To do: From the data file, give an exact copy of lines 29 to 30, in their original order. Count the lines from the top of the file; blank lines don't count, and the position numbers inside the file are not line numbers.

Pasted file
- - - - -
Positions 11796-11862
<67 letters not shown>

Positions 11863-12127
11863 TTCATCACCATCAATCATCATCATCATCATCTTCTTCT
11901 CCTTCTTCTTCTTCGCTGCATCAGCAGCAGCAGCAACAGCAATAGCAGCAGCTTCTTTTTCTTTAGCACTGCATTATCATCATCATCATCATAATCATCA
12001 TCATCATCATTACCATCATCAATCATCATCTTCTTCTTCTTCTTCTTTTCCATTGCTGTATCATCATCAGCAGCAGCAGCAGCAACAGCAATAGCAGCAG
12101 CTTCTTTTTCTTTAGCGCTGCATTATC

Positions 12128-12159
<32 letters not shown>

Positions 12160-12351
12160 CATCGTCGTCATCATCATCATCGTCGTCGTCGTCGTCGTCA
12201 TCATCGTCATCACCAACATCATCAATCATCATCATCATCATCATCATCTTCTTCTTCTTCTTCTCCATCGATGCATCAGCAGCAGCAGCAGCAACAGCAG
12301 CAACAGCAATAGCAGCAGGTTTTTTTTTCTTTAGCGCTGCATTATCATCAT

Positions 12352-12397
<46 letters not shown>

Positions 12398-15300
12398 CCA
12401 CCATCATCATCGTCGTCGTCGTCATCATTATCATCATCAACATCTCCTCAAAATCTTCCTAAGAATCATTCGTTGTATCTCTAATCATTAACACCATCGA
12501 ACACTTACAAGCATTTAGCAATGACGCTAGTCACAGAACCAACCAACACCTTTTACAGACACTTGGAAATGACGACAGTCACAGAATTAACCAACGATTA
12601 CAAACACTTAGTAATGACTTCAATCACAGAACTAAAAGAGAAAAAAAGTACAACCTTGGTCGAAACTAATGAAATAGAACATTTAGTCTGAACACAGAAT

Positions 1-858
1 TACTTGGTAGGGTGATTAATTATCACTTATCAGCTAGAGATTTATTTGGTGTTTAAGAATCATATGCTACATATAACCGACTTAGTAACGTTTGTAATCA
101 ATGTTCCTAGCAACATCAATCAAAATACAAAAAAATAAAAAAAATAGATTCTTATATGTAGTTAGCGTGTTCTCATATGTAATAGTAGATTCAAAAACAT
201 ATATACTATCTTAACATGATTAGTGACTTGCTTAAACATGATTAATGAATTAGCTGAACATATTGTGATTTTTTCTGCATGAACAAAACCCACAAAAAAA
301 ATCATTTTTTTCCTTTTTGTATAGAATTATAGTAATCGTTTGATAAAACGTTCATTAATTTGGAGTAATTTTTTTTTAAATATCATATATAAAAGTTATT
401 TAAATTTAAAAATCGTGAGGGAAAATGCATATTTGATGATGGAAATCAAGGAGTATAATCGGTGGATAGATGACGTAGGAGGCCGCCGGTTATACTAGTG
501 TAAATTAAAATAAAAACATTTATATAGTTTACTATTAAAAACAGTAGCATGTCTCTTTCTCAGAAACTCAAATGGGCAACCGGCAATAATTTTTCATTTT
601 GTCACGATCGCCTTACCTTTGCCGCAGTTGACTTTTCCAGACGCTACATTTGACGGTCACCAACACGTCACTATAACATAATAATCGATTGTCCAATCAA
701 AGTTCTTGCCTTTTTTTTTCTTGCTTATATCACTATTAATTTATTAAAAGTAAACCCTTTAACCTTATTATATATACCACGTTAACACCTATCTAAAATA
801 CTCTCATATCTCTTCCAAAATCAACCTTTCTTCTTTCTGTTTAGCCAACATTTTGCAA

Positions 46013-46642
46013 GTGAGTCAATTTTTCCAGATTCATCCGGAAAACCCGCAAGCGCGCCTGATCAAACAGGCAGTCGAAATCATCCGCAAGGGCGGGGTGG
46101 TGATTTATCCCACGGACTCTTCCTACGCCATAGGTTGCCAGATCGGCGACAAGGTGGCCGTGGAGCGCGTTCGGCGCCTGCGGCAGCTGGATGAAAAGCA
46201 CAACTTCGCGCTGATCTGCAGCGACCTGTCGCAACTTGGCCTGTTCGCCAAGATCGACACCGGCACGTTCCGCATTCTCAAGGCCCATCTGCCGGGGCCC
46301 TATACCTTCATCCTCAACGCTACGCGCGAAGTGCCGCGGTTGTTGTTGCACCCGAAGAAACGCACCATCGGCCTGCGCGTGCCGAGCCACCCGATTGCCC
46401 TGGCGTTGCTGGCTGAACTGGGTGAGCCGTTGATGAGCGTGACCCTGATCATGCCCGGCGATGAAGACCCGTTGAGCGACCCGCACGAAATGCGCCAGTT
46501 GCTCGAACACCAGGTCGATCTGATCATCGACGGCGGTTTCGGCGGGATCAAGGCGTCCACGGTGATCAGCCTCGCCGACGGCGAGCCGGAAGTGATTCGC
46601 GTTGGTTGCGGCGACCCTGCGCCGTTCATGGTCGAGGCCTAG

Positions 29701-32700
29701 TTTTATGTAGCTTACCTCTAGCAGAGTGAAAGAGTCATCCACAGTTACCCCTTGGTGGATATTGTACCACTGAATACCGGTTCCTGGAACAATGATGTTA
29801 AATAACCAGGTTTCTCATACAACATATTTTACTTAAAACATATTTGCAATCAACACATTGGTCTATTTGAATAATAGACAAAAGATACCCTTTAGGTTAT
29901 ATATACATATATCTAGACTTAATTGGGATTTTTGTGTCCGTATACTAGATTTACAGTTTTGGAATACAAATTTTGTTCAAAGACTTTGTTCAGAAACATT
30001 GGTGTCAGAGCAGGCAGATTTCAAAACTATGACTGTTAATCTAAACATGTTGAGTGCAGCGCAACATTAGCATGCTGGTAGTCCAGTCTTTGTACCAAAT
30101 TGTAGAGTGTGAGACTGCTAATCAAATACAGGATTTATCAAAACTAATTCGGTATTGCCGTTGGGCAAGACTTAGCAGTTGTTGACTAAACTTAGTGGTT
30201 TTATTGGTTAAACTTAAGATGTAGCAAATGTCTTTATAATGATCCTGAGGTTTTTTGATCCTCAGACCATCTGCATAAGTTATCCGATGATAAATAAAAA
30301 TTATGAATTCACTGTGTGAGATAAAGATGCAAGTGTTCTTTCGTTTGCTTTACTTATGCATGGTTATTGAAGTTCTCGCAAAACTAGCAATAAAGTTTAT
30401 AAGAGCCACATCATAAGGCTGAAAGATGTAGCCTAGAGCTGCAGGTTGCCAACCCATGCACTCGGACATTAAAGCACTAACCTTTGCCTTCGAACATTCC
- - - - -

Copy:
701 AGTTCTTGCCTTTTTTTTTCTTGCTTATATCACTATTAATTTATTAAAAGTAAACCCTTTAACCTTATTATATATACCACGTTAACACCTATCTAAAATA
801 CTCTCATATCTCTTCCAAAATCAACCTTTCTTCTTTCTGTTTAGCCAACATTTTGCAA